Opinion: The COVID-19 Paradox: U.S. Deaths Decline as the Pandemic Intensifies
Submitted by: John (Jack) D. Rudnick, Jr., Ed.D., professor, Thomas More University
One of the ironies with the United States healthcare services delivery system is that outcomes are highly dependent on non-clinical or scientific variables. Lifestyle choices, personal nutritional decision-making, challenges with finding timely transportation, and an inability to navigate a complex continuum of services are among the social determinants affecting the ability to obtain optimal and timely care and services.
Treatment for COVID-19 appears to be no different. The COVID-19 pandemic has caused enormous disruption to the lives of those living in the United States and around the world. The virus has caused an evolving spike in COVID -19 sickness and death. The incidence of illness (new cases) and its prevalence (existing cases) surpass most other health crises and natural disasters that have confronted the United States and many other nations.
The Silver Lining
Because of the need for social isolation/physical distancing and a good deal of sheltering in place, people are traveling and driving less, socializing in crowded places less, and finding themselves under an additional scrutiny of public law officials to ensure that there is minimal human interaction. The changes in behaviors has affected deaths from other sources. Supportive data for this from the Centers for Disease Control and Prevention (cdc.gov, 2020) reveal that accidents due to unintentional circumstances rank third behind heart disease and cancer as the leading causes of death in the United States. The significant reduction in (elective) surgeries, motor vehicle accidents, and gunshot wounds contribute to these data. (The unexpected lack of activity on the US Navy ships Comfort and Mercy reflect this unanticipated result.)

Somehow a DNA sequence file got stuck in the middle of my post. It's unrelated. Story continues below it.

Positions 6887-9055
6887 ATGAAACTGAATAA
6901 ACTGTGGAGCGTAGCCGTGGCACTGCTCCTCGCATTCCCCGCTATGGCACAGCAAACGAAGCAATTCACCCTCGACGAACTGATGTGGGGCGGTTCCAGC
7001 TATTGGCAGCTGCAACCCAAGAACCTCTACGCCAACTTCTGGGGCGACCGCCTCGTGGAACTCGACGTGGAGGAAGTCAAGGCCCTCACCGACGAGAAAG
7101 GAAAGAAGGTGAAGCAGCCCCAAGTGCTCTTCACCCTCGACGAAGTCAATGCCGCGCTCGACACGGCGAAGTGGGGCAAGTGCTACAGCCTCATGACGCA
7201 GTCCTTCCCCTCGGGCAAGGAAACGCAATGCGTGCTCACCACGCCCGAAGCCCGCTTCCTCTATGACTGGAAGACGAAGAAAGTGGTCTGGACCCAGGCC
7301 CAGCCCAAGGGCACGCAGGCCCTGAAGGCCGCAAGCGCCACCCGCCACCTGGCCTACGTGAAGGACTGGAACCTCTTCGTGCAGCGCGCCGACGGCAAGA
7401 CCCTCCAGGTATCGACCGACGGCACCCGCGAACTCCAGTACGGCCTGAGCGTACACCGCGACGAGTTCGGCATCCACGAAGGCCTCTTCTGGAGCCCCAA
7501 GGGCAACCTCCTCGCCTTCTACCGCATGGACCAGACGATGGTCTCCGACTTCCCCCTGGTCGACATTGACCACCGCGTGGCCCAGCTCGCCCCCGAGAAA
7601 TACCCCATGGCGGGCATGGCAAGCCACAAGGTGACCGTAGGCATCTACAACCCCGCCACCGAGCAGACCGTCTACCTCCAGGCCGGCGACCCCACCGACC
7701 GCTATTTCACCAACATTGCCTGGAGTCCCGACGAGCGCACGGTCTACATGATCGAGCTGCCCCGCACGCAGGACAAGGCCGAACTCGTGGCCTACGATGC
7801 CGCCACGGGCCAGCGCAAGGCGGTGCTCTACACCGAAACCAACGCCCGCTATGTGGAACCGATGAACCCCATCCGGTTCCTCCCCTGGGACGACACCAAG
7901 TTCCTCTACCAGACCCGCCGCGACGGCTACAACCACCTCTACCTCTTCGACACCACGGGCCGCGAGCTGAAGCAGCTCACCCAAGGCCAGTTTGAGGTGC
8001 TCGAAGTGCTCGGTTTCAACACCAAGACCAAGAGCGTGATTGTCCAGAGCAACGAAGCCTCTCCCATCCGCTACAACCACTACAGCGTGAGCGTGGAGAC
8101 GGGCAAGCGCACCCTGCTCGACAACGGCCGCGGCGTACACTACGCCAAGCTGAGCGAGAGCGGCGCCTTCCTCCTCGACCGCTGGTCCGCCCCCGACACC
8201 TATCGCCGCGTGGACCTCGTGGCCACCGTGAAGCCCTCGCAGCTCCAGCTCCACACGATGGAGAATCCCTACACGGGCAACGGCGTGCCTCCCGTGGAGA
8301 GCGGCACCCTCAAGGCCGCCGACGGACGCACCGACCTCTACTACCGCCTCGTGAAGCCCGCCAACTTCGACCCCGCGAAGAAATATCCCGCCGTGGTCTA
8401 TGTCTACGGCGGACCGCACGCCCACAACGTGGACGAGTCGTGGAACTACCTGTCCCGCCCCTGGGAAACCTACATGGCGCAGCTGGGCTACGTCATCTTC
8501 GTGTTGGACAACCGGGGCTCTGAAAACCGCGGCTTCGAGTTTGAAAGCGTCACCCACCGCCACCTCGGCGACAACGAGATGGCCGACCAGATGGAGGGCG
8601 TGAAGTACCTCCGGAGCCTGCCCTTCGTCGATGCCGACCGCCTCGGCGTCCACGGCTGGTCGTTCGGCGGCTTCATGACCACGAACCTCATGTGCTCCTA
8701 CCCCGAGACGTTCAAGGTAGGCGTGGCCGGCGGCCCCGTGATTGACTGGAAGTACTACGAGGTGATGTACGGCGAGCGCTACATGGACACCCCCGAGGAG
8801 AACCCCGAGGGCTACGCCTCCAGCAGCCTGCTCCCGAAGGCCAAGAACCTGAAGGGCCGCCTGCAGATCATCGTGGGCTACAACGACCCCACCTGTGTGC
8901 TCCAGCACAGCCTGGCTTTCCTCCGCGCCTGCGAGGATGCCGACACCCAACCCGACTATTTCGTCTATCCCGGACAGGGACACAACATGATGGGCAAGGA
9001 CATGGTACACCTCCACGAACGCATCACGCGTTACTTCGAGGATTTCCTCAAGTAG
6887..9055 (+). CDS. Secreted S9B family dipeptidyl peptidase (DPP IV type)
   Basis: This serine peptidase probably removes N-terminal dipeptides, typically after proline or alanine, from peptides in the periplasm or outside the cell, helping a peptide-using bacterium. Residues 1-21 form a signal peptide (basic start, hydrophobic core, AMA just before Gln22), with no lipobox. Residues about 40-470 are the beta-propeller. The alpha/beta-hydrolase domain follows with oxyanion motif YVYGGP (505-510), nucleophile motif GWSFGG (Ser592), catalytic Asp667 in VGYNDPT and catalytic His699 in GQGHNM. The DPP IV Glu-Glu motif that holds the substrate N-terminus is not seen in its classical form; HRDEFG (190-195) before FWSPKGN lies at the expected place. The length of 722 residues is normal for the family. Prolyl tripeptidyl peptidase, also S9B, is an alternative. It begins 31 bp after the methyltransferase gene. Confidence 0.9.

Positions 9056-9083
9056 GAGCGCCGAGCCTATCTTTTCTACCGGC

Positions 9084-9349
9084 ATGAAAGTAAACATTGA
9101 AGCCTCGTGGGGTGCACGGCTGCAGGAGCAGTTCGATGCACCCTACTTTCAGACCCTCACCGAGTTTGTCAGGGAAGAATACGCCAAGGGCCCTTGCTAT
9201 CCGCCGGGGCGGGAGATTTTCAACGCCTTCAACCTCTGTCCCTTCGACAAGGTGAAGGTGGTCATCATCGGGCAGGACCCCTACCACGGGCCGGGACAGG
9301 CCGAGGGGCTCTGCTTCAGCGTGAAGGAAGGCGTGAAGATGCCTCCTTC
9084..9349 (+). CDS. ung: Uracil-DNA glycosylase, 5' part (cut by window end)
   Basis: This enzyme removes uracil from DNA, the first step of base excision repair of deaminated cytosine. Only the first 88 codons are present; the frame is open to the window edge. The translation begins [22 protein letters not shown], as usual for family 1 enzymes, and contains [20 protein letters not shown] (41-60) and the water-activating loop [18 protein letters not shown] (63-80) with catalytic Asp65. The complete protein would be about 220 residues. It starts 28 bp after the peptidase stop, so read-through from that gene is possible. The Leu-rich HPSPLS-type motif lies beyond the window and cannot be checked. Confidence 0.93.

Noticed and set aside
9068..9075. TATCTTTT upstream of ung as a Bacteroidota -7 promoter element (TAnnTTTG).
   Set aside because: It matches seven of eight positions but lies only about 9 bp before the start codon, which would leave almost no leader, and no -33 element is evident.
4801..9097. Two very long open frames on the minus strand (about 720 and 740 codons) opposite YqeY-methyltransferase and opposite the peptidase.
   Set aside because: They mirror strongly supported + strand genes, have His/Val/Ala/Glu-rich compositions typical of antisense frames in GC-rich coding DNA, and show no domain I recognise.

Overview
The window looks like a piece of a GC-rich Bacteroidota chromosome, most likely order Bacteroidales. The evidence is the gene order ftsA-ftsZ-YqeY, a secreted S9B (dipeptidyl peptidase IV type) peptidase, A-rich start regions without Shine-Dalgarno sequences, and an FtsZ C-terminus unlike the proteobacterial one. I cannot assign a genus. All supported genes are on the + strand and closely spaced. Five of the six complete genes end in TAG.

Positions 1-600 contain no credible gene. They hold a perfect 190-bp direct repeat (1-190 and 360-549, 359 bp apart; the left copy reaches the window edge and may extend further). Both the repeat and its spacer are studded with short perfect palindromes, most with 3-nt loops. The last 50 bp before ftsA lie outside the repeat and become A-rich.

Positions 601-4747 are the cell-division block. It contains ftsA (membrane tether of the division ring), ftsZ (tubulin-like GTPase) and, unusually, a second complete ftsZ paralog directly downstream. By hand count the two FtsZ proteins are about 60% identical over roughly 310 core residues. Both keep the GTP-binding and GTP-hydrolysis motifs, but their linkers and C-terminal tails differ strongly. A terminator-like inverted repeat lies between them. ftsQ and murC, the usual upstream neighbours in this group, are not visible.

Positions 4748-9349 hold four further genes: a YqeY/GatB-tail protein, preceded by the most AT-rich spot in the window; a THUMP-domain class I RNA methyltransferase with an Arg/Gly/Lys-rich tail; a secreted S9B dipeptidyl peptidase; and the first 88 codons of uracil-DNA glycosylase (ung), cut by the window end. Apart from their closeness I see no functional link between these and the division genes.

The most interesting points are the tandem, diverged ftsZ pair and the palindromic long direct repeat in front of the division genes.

Pillars of U.S. Healthcare
The U.S. healthcare delivery system is provided on four conceptual pillars: access, quality, cost, and continuity. Prior to COVID-19, the two areas of focus were largely cost and quality. Eligibility for non-emergency treatment of those seeking care had been prioritized to those with insurance and those confirmed as U.S. legal residents. However, while these two dimensions continue to be critical, COVID-19 has seemingly shifted the conceptual priority to the access and continuity. Public health officials want to ameliorate the spread and ensure that care is provided in the appropriate milieu (e.g. not directing care to emergency rooms where care needs to be reserved for those with more critical conditions than are typical.)
Policy makers and sociologists will join healthcare researchers, practitioners, and leaders in the retrospective analysis of the U.S. response, lifestyle modifications prompted by the pandemic, and attitude toward access and care eligibility. Front and center with this pandemic is the elusive element of patient self-responsibility. Efforts to mitigate the pandemic through social distancing is an example of patient responsibility and self-choice. This is a healthy start for encouraging lifestyle and behavior choices to promote prudent decision-making and consumption of limited resources to preserve services and supplies for the greater good.
The COVID-19 Health Paradox will join other phenomena in history to provide an historical basis for study and efforts to be more ready and responsive for future crises that face the U.S. and the world.
John (Jack) D. Rudnick, Jr., is a tenured professor at Thomas More University in the Department of Business Administration and Accountancy. He served as a healthcare administrator in the U.S. Navy Medical Service Corps and as a physician/medical programs recruiter. He also served as chief operating officer for a large specialty medical group practice and ambulatory surgery center, administrator for long term care facilities, director for a school-based health center initiative, and vice president for large healthcare systems.
The views, thoughts, and opinions expressed in this article belong solely to the author, and are not necessarily those of Thomas More University.
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